For most of the Church – both East and West – Lent is primarily practiced as a season of fasting. Accordingly, my Crossfit buddies are preparing to buckle down for Lent and get even more serious about their paleo/primal diets. In other words, they are going to do none of the regular “cheating” we all do. The chatter in the gym is that some are going from primal (roughly paleo + dairy) to full paleo by shedding dairy from their diets. Others have sworn that sugar will not pass their lips until Easter. These people are serious.

But are we being serious about the right things? For some of us, it’s hard to imagine becoming more serious about our diets. Some in our gym have commented that, in the quest for the “perfect” diet, food has become only fuel for the next lifting of the next weight. The pleasure that comes from food and drink has largely leaked out of some of our lives. This can’t be God’s plan for us. Indeed, the constant conversation we have about what we are or aren’t eating, the contempt we sometimes express over the lack of commitment some in the gym have to our espoused dietary strictures….all of it has become a bit obsessive and I keep wondering if we’ve left any conversation about the joy of food out of our conversation. Indeed, if we find no joy in food during the other 325 days of the year, what spiritual traction could possibly be gained by becoming marginally more miserable during Lent?

I’m worried. For one thing, I want us to be cautious about utilizing a holy season as the means to further worship the idol of “elite fitness and perfect diet.” This season is not about losing a few pounds or getting more sleep or reading more books and watching less media for the sake of the advantages that might accrue through such alterations to our normal patterns. It’s about quieting our hearts, shedding some distractions, reminding ourselves physically of the deep spiritual need we have for the dawning of redeemed history through the Resurrection.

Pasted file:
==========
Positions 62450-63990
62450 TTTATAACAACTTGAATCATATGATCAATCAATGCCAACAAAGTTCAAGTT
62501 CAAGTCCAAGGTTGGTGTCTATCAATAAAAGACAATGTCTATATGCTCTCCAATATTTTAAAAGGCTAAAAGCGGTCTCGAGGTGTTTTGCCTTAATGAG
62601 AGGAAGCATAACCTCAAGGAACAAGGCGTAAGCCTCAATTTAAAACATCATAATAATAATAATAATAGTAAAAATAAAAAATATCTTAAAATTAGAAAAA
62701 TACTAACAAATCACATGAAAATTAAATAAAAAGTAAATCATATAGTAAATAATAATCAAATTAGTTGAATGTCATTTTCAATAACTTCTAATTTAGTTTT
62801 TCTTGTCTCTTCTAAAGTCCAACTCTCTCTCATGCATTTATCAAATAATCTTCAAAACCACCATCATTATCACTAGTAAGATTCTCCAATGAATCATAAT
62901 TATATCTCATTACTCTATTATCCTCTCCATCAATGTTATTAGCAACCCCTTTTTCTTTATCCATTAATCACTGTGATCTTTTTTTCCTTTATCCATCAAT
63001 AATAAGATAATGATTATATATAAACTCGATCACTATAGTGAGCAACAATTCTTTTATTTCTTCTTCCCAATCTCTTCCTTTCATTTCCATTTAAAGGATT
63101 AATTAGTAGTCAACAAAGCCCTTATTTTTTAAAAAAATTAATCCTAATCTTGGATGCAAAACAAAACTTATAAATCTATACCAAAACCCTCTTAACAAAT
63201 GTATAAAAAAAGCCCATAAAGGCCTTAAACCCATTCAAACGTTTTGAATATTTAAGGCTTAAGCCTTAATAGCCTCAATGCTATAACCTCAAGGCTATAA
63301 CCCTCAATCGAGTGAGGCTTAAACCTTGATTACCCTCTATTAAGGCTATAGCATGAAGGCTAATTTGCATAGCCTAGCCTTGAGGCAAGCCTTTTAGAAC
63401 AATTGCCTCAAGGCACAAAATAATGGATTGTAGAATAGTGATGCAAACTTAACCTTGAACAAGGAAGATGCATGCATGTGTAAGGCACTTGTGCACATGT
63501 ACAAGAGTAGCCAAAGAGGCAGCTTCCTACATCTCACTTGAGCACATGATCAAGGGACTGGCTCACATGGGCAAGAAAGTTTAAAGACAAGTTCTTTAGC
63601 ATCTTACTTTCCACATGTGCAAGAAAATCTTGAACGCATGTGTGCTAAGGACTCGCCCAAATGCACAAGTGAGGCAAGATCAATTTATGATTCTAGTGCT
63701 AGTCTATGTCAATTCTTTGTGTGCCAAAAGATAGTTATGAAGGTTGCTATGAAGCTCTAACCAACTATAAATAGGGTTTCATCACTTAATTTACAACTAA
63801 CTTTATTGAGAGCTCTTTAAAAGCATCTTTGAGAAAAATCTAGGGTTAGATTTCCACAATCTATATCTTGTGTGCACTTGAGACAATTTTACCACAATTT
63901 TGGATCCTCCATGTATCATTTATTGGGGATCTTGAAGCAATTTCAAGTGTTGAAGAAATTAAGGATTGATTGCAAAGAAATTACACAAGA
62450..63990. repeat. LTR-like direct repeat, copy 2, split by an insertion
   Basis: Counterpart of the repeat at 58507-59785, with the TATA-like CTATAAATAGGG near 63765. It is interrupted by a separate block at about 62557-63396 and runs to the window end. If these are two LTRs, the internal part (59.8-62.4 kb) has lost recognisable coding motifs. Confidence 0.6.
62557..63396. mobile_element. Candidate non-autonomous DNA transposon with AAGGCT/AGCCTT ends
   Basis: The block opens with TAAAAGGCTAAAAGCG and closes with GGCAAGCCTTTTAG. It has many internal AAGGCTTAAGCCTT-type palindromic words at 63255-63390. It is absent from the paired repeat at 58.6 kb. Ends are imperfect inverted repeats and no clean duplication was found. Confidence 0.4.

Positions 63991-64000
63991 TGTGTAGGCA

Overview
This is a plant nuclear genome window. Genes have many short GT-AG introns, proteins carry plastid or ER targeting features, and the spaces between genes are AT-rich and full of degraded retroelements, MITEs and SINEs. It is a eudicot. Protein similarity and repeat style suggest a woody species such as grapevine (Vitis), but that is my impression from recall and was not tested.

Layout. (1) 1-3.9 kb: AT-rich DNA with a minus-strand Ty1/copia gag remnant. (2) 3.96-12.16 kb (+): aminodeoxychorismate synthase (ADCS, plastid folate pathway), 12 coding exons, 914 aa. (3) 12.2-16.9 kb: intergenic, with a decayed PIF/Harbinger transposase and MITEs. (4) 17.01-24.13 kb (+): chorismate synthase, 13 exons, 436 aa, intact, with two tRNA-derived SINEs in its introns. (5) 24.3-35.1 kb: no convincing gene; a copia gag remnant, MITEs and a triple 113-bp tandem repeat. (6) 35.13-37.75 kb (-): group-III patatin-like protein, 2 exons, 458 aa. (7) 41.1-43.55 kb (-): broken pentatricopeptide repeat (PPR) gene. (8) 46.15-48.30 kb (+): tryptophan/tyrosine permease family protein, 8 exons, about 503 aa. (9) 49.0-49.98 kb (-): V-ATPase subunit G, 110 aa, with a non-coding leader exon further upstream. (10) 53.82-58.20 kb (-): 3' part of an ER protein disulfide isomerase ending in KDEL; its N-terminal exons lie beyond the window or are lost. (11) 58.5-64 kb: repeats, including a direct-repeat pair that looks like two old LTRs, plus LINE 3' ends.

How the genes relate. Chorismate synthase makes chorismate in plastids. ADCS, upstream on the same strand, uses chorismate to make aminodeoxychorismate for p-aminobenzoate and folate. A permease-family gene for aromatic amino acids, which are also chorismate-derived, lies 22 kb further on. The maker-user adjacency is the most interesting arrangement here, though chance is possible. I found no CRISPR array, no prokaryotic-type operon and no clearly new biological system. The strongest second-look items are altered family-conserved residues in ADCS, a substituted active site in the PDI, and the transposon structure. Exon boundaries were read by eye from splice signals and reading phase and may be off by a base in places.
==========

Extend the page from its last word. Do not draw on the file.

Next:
For another thing, I’m worried that the joyous feast I’m planning for the gym on Easter Vigil night, the feast that is supposed to be joyous, is going to be a failure because we’ve forgotten how to find joy in our food! For that feast to be spiritually full, it cannot be a time for us to feel guilty because we find ourselves neglecting the idol of perfect diet that sits so prominently in our gym. I seem to remember Jesus turning 150 gallons of water into wine for a wedding…I hate to think about FAHBG folks standing alongside that celebration with our arms folded, calculating how much of that alcohol was going to convert to unhealthy carbs in our digestive tracks….I’d want us to join in the dancing joy of that wedding feast because surely the joy of the Christ’s presence outweighs the worries we have of body shape and image and supposed perfection.

I’m pondering writing a post discussing the potential spiritual benefit of having all of us add three Twinkies a day to our diet for Lent, such that we will only be allowed to return to Paleo when, in the Church year, Easter season dawns with all of its joy. That’d be a way to kick the idol of fitness and diet to the curb. Not sure how much theological traction I could get out of that since, to be clear, I think we ARE doing holy activities as we try to purify our bodies through better eating and the care for creation that may come through eating grass-fed beef and local vegetables. But we must be careful to not become Pharisees along the way, neglecting the joy of being in the midst of the One for whom all of this obedience is supposedly being done – being more in love with the rules than the One towards Whom the rules are supposed to be pointing our hearts.

Let me say this again so that we don’t miss it:

We need to care for our bodies by eating well and exercising for one purpose and one purpose only – so that we are better equipped to be the hands and feet of Christ in the world.